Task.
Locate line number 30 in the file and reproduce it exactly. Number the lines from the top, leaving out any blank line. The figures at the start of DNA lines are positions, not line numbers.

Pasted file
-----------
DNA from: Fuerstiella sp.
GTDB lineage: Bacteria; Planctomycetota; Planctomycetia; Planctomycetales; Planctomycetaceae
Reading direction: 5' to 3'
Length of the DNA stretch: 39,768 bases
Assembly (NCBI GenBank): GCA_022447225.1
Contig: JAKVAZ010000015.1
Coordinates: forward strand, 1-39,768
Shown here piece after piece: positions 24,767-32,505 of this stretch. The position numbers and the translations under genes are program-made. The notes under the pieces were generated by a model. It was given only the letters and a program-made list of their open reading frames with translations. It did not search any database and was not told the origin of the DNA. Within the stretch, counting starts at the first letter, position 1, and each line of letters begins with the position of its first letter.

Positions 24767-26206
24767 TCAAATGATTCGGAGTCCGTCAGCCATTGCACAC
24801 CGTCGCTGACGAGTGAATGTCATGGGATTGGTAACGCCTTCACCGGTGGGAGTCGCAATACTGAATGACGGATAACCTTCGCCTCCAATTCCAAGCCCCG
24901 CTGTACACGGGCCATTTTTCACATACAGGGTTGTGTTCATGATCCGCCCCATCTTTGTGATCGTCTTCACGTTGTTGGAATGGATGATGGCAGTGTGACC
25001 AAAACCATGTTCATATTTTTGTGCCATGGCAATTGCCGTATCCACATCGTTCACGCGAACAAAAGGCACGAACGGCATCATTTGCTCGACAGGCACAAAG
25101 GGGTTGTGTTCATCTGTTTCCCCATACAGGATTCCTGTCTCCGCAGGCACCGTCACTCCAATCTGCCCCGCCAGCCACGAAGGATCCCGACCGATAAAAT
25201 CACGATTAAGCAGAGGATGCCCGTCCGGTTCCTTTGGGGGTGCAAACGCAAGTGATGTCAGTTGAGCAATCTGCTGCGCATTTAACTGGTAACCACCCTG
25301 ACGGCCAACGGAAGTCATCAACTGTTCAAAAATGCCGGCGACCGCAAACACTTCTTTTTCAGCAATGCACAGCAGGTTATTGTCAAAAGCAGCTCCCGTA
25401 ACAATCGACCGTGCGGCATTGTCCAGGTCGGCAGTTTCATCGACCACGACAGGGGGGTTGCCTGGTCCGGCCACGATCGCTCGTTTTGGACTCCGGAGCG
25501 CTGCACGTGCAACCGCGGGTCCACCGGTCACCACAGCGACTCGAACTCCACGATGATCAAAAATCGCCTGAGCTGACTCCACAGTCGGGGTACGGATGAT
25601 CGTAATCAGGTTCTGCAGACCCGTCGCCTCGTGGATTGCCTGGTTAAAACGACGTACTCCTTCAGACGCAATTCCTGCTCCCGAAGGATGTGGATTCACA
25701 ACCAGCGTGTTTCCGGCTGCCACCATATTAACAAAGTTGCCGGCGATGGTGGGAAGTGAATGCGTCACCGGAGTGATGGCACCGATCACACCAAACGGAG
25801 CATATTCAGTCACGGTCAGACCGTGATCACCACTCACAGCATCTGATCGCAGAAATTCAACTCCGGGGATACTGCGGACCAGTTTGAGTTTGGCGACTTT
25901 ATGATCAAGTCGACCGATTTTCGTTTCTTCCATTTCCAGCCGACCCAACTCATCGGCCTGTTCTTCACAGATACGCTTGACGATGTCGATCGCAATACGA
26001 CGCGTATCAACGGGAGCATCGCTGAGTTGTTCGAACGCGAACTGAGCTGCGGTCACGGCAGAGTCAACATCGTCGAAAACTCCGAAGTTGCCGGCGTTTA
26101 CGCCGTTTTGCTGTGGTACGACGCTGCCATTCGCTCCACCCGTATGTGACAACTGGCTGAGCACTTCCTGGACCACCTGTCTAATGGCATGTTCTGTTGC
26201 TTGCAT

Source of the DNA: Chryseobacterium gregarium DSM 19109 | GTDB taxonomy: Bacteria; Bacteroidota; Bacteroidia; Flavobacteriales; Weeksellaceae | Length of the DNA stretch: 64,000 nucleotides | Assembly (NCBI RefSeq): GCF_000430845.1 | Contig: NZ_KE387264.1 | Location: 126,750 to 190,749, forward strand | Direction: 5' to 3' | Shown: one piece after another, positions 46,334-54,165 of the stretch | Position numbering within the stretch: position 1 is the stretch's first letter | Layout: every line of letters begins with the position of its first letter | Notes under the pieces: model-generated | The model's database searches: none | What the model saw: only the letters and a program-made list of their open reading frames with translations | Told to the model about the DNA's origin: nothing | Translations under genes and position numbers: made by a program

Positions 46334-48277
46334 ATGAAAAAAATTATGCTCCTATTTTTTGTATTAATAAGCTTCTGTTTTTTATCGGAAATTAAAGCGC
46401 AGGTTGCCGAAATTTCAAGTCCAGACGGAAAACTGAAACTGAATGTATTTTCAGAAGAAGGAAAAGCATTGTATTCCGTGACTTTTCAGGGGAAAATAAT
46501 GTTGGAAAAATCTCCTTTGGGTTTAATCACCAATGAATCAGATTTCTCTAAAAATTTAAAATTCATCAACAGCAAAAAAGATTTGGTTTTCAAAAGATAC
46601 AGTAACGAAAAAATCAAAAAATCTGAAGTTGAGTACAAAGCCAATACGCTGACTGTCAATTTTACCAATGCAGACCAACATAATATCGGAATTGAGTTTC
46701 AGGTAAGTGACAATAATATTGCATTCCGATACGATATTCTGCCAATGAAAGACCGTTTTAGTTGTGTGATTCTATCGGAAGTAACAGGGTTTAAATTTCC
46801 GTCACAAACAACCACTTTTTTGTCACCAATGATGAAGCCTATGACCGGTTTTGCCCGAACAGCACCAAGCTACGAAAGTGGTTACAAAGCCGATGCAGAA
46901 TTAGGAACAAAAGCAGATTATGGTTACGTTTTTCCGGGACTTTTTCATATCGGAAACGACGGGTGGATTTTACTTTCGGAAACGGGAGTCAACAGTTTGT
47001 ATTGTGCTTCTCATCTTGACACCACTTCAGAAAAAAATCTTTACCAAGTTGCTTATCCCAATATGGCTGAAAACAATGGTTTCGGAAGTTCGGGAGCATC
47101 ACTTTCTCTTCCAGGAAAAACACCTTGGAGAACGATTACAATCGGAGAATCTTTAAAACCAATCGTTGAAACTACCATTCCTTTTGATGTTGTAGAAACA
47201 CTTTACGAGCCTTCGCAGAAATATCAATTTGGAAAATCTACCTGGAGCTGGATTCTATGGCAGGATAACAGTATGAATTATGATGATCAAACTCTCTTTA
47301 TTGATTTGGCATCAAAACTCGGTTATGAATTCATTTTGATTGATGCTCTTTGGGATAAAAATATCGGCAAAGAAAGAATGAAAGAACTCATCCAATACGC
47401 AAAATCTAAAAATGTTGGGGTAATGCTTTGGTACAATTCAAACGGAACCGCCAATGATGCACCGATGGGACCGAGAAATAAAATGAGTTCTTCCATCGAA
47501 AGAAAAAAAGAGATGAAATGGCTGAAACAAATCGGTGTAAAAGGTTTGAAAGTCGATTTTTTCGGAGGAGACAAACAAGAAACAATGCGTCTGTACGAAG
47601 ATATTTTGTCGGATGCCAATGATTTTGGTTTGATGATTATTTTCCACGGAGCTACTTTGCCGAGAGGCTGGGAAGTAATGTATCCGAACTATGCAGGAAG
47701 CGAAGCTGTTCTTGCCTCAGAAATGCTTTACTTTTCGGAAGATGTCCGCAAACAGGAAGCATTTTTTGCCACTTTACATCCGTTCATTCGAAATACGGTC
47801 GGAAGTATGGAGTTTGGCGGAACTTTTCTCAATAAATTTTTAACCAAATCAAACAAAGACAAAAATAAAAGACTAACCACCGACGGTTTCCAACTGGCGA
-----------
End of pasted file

46501 GTTGGAAAAATCTCCTTTGGGTTTAATCACCAATGAATCAGATTTCTCTAAAAATTTAAAATTCATCAACAGCAAAAAAGATTTGGTTTTCAAAAGATAC